• new quiet continuous mode shoots at 3 fps
      • refined auto white balance system


  • AF-S Nikkor 35mm F1.8G (FX version) $US599
  • Nikon D3300 entry-level DSLR
    • 24mp DX sensor, no AA filter; ISO to 25,600; 5fps; 1080/60p video; 1/4000th sec shutter; x-sync 1/200th; 430g;
    • $649 with collapsible kit lens
  • Nikon D5300 dSLR:
    • essentially a D5200 with 60P HD video instead of 30p, a slightly larger LCD screen, built-in Wi-Fi and GPS, and improved battery life
    • 24mp DX sensor
    • EXPEED 4 processing
    • 5fps burst
    • 39-point AF system, 9 sensors cross-type
    • 2016-pixel RGB metering sensor
    • 1080p60 video recording, built-in stereo mic
    • 1.04M dot 3.2“ vari-angle LCD monitor
  • Nikon D810 dSLR:
    • 36mp FX without AA filter
    • cut down version of the D810
    • 24mp FX with AA filter
    • optional MB-D16 battery grip $485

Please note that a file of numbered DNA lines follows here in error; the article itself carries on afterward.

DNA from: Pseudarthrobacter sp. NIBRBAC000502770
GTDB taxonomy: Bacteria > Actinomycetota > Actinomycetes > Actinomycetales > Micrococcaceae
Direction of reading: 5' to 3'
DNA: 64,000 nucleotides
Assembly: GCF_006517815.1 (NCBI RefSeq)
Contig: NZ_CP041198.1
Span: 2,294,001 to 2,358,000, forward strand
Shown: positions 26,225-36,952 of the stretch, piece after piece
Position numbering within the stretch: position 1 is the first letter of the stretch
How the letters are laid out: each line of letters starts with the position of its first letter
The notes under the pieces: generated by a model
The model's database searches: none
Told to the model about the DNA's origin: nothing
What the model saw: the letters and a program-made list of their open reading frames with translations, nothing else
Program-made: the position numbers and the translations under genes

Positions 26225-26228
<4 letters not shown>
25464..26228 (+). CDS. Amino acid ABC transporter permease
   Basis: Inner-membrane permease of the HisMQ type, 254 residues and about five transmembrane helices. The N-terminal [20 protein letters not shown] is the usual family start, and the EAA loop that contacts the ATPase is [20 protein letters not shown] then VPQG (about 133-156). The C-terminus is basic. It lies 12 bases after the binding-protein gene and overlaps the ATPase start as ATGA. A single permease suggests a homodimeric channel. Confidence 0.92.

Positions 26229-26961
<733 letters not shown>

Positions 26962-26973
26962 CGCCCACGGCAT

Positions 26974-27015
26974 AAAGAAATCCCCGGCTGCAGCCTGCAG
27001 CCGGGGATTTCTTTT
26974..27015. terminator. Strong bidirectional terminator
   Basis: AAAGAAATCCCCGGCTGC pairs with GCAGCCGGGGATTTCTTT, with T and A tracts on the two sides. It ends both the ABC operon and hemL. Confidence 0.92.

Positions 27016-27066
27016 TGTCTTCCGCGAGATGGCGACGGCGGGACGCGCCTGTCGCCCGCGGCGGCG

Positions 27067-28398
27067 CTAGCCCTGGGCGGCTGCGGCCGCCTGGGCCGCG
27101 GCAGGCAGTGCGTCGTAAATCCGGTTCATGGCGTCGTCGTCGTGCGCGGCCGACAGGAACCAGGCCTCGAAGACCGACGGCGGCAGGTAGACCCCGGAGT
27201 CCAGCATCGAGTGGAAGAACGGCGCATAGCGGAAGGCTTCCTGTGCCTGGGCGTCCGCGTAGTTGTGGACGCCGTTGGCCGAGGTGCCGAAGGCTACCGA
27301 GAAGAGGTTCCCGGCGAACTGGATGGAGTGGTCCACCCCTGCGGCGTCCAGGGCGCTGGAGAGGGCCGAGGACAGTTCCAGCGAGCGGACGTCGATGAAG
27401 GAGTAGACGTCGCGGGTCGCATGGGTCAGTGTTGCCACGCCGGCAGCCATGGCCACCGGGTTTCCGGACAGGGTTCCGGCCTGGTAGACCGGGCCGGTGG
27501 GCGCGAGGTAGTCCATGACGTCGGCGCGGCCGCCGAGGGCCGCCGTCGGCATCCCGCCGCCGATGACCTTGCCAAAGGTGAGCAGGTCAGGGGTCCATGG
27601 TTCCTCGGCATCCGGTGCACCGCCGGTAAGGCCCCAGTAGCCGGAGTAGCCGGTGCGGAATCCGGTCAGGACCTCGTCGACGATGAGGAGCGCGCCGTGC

• improvements over the D810:
      • tilting LCD
      • improved version of the D810's 51pt AF system
      • autoISO in manual mode with exp. compensation
      • Highlight Weighted Metering for stage performances to avoid blown highlights
      • 6.5fps instead of 5fps
      • internal WiFi
      • better battery life
      • smaller and lighter (755g vs 880g)
      • cheaper $US2299
    • main features of the D810 not available in the D750:
      • no AA filter free version
      • 2SD slots on the D750 instead of 1 SD and 1CF
      • 1/8000th sec shutter rated at 200K releases (D750 is only 1/4000th sec rated at 150K releases)
      • no Split Screen Display Zoom feature
  • AF-S Nikkor 20mm f/1.8G ED
    • adds internal focus motor for use with those dSLRs that need it
    • Nano coating; close focus 0.2m
    • $US799
  • SB-500 Speedlight
    • compact low power bounce flash, GN24m (ISO100), LED video light, 2xAA batteries
    • $US249


  • D7200
    • as for D7100 but buffer higher, AF to -3EV, no AA filter, EXPEED 4, WiFi, NFC, improved video, wireless mic
  • D5500
  • Nikkor 24-70mm F2.8E ED VR
    • $US2399
  • Nikkor 24mm F1.8G ED
    • $US750